I’ve talked frequently about the need for vocational/in context training for Gospel ministry. This arises out of
- A local vision to see people planting and replanting churches into the urban West Midlands
- A belief that we need to be on a mission footing rather than in maintenance mode across the UK.
These things both lead me to the conclusion that we need a lot more people trained for Gospel ministry from a wider range of backgrounds. Whilst I believe that traditional Theological Colleges have a part to play in that I think that there are three challenges concerning them. First, if we are serious then those colleges don’t have the capacity required to meet the need. Secondly, a lot of people simply wouldn’t be able to access their content dues to a variety of constrains. Thirdly, I’m not sure that Theological College counts as training, it’s education and teaching but I think training is different and needs to be in context and hands on.
My own desire therefore would be to have two or three people come and work with me for a few years. They would be based in neighbourhoods with the mission of beginning to reach their community with the Gospel. We would be praying that their witness would result in churches being planted.
I would love to see others have a similar vision for their towns and cities. Now, on the basis of that I would think that we wouldn’t want to be too prescriptive about what the local training on the ground looked like in terms of teaching styles, number of people involved or the exact shape of a syllabus.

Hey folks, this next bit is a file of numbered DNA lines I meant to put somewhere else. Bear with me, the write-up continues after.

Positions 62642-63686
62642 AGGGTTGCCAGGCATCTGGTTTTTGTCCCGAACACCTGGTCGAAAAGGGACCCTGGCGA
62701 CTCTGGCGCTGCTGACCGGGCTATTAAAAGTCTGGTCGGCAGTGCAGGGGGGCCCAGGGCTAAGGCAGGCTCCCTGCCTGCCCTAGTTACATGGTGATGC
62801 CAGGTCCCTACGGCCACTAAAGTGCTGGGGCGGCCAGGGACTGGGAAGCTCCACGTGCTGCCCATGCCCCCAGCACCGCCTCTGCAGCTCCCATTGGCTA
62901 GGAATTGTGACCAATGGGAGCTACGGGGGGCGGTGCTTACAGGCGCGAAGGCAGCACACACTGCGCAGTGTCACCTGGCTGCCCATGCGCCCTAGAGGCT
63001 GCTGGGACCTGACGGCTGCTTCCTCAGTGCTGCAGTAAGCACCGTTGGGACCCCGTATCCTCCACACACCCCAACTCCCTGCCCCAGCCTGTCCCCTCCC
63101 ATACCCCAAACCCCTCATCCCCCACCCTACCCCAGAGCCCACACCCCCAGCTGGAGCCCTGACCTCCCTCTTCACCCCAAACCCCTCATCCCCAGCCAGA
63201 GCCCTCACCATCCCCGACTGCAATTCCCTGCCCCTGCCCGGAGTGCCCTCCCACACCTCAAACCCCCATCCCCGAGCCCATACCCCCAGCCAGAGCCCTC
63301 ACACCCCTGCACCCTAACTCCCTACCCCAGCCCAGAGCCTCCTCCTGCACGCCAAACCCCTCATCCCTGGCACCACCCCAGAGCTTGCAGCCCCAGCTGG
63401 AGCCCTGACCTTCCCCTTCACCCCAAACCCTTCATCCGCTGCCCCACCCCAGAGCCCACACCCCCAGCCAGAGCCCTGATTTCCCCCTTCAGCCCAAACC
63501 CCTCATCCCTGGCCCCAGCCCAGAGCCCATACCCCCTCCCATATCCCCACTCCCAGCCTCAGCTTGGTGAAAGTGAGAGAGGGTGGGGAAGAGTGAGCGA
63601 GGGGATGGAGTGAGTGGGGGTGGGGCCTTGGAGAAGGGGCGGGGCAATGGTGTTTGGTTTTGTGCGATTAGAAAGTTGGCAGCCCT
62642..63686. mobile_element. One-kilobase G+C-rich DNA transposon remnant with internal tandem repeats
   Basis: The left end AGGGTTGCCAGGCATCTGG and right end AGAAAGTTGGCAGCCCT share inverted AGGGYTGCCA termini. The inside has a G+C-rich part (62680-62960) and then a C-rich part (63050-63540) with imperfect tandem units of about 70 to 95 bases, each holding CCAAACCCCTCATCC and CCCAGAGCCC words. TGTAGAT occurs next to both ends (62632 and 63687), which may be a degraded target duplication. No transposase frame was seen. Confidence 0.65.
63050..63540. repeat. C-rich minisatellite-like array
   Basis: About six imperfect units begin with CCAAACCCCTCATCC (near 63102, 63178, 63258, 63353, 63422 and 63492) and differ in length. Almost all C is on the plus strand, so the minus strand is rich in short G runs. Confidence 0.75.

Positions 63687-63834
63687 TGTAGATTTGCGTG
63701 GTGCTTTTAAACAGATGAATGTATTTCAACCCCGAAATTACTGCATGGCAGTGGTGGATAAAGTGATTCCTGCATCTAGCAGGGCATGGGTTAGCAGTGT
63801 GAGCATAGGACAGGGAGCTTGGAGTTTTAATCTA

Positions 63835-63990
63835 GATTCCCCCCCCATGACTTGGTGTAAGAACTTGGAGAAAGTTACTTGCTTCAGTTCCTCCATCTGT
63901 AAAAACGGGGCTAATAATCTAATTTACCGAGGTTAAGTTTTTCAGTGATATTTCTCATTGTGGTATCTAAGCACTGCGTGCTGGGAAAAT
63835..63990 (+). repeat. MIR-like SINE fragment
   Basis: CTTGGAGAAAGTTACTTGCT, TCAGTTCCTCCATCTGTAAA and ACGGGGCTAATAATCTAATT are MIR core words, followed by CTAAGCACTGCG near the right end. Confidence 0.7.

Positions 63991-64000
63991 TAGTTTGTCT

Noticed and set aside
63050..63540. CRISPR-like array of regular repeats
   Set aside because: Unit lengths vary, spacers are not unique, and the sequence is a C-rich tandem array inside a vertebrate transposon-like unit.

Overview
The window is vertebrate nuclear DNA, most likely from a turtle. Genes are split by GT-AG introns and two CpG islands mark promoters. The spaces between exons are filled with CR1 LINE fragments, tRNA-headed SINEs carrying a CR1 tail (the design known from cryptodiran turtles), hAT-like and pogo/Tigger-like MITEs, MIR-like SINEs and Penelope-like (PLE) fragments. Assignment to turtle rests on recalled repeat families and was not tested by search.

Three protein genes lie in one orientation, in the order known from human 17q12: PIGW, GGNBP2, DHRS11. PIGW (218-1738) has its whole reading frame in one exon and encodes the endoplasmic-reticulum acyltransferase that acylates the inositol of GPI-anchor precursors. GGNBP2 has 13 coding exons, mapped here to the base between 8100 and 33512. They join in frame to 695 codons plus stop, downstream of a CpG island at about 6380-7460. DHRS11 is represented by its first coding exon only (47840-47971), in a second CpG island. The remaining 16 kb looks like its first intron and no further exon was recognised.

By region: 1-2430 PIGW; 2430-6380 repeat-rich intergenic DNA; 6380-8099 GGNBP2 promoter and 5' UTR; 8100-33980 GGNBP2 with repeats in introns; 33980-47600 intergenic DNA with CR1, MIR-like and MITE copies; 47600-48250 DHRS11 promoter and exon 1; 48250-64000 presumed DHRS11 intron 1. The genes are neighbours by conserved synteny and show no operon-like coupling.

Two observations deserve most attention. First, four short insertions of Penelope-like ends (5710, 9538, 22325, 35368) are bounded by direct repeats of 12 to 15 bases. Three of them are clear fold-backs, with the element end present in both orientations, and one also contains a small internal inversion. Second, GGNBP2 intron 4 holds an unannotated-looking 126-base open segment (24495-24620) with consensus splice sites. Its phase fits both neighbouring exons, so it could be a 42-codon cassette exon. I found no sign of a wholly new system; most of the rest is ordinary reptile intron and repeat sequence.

Instead, what we should be aiming to do is to agree the desired outcomes. In effect, a standard for pastors/planters in the UK. We’d be looking to identify the core competencies and characteristics for a pastor. This would mean that rather than prescribing he specific books to read and lectures to hear, we’d be asking a set of questions about where that person needed to be and the gaps that needed to be closed. The content covered and how we covered it would vary from person to person.
My expectation would be that anyone participating in such training would be assessed against the following competencies. This would be signed off by their mentor and verified by a second pastor from another church/context.
The key competencies are
- Able to teach God’s Word in a variety of contexts including 1-1
- The specific competency to preach to a gathering.
- Evangelism and Apologetics
- Pastoral care and counselling
- Leadership and decision making
- Personal character and qualities in line with 1 Timothy 3.
Similar to apprentices following national vocational programmes they would be able to build up a portfolio of evidence which might include a record of practical experience, evidence from their own submitted work (e.g. a recording of a talk) and details of any course modules they’ve attended. The content of their training might include a mixture of material developed in house at the church they are partnering with or bought in modules for example from Crosslands, Union, Oak Hill or London Seminary.
Rather than just choosing a module to cover because a trainee had to pick options to build up credits, each year, their mentor would sit with them, evaluate where they were in terms of the core competencies and what they needed to cover.
I’m continuing to look for people who are interested in this approach to planting and training to partner with. Please get in touch via the contact form if you are interested.